At the same time, we recognize that decolonisation is messy, contextual, and emergent. This means that we are interested in contributions that address the full complexity of efforts to transform higher education – including not only viable possibilities and success stories, but also the challenges, limitations and complexities of such decolonizing moves.
We invite contributions from higher education contexts around the world, as there is no place left untouched by colonial domination. Some themes which could be explored by potential authors (although this is not an exhaustive list) include:
What does it look and feel like in practice to promote epistemic justice in a particular classroom or curriculum?
How and to what extent can the universality and normativity of Western knowledge be contested in particular disciplines, curricula and/ or teaching practices?
What principles, values and worldviews inform the selection of knowledge in a particular curriculum? What are the absences as well as presences, centres as well as margins and how far is it possible to reimagine these relations?
How might higher education teachers and managers work to broaden what counts as knowledge?
How might actors from systemically marginalized groups produce and share knowledge in higher education institutions? And are there situations in which we should attribute ‘epistemic privilege’ to particular groups?
How might a particular curriculum recognise and teach different geographical, ethnic, regional, cultural and epistemic frameworks for interpreting the topics taught in ways that are rigorous, ethical, and respectful?
To what extent does a discipline regard Indigenous and Global South communities as sites of theoretical production as opposed to sites in which to apply ‘universal’ knowledge and gather data? To what extent does a curriculum recognise Indigenous and Global South authors/ voices as epistemic equals?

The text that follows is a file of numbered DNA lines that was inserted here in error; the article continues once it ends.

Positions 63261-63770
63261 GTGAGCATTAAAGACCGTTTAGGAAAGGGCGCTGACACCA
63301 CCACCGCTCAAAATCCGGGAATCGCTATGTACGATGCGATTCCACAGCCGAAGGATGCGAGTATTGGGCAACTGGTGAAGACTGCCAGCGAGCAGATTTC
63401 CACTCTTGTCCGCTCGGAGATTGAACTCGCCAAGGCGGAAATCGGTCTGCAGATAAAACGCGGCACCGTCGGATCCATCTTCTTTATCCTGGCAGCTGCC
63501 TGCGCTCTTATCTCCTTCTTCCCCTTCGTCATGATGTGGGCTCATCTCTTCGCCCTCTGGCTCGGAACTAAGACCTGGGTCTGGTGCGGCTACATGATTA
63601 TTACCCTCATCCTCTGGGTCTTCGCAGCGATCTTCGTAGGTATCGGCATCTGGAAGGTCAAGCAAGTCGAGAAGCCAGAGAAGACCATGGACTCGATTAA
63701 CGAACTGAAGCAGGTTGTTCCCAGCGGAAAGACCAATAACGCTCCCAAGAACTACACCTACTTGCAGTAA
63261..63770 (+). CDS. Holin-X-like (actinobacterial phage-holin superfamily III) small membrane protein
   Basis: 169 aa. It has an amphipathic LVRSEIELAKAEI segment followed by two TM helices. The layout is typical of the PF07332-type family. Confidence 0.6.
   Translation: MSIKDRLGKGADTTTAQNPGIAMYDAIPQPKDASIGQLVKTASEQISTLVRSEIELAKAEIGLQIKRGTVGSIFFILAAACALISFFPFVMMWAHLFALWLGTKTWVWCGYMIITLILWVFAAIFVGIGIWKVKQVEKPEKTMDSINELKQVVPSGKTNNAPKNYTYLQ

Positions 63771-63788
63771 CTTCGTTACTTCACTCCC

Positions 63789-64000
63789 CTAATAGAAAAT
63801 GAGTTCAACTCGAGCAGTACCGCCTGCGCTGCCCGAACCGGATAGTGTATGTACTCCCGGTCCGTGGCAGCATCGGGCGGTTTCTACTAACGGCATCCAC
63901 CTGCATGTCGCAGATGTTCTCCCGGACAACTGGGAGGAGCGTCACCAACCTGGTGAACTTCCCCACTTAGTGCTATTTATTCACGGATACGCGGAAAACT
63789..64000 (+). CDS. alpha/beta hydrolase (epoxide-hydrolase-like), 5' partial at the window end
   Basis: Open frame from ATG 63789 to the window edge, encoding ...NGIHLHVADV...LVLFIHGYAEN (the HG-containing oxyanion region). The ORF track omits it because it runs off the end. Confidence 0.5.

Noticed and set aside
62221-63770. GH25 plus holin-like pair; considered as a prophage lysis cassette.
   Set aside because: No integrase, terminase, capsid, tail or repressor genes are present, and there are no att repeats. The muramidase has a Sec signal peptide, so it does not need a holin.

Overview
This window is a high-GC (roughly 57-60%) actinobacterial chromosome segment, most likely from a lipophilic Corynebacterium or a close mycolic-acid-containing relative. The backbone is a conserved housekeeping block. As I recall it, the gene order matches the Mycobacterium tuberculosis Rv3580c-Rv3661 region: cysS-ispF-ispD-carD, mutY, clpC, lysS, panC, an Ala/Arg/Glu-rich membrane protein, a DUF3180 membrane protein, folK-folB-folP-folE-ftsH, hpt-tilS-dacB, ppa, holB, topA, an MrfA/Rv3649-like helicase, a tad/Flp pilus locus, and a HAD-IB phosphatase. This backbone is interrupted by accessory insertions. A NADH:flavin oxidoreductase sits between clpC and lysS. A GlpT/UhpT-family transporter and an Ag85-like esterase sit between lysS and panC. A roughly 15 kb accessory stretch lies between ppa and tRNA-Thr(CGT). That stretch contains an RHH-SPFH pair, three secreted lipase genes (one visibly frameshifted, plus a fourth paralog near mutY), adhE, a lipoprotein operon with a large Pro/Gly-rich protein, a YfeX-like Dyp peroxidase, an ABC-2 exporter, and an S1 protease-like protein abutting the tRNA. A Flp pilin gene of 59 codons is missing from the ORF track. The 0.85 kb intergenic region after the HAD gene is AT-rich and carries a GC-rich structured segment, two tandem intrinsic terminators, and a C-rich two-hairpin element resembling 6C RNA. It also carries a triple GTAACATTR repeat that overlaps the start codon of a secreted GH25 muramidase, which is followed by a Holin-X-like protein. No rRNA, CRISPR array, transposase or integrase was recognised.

How can one teach self-reflexively about one’s discipline, about its historical development, geo-political location, dominant paradigms and methodologies and epistemological and ontological assumptions? What are the challenges of this work?
What can academic teachers do to respect the different intellectual and socio-cultural positionings of their students? To what extent are processes of student meaning-making and engagement transformed as a result of this recognition?
How far can pedagogic practice facilitate inclusion without assuming assimilation?
Can we recognise and articulate our own epistemic and cultural limitations and vulnerabilities? How might we articulate these for students in ways that challenge the reproduction of hegemonic power relations and social hierarchies?
To what extent should decolonising policies be imposed across an institution/ the disciplines / professional education?
What kinds of pedagogies and curricula can support educators and students to grapple with their individual and structural complicity in colonial violence?
What makes decolonising efforts in higher education classrooms distinct from, and/or similar to, other social justice efforts (e.g. equality, inclusion, diversity)?
Alongside success stories, what can be learned from the difficulties, complexities, and failures of decolonising efforts in higher education?
What are the critiques and limitations of decolonial theory and its application to modern/ postmodern institutions of higher education?